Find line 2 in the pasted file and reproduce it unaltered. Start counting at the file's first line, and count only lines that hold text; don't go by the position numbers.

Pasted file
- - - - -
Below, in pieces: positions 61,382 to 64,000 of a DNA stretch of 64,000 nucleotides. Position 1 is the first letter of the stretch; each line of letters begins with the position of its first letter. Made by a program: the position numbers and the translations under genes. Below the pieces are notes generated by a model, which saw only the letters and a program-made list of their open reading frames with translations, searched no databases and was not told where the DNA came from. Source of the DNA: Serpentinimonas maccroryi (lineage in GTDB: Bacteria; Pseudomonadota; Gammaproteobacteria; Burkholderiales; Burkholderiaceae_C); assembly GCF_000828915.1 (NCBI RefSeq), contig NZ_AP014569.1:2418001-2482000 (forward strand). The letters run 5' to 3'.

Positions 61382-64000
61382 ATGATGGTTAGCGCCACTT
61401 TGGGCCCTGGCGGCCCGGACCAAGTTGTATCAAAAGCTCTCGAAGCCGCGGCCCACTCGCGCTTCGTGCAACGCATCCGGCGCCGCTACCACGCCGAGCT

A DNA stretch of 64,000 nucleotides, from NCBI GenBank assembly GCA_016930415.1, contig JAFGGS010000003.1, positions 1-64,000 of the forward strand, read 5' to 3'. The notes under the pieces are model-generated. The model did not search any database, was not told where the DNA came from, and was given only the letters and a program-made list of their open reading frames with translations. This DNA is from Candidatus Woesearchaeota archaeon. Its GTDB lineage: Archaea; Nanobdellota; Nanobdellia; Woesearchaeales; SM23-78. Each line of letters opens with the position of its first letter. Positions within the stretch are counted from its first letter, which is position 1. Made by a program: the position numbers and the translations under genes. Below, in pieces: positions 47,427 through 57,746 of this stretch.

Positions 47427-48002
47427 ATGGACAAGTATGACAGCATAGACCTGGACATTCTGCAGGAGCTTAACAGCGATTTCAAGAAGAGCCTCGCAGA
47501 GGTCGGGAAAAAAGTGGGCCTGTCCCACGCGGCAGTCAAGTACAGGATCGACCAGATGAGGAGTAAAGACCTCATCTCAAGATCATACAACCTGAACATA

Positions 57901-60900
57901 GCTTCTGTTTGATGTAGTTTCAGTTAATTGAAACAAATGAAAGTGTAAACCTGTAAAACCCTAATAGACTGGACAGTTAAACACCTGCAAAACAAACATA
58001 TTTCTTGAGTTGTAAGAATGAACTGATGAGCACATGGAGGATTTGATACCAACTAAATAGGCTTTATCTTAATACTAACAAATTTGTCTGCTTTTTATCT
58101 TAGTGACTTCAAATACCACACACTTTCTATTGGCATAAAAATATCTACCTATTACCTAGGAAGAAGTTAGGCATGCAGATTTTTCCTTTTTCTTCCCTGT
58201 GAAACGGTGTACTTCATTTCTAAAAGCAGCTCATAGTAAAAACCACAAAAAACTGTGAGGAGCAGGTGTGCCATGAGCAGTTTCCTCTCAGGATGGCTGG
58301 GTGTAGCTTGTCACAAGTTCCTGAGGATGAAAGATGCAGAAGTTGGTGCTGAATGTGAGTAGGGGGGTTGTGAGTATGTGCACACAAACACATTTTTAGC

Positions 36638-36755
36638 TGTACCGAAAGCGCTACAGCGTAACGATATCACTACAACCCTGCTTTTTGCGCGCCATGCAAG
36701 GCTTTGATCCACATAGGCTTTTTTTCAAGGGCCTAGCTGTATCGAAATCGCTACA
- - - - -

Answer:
Positions 61382-64000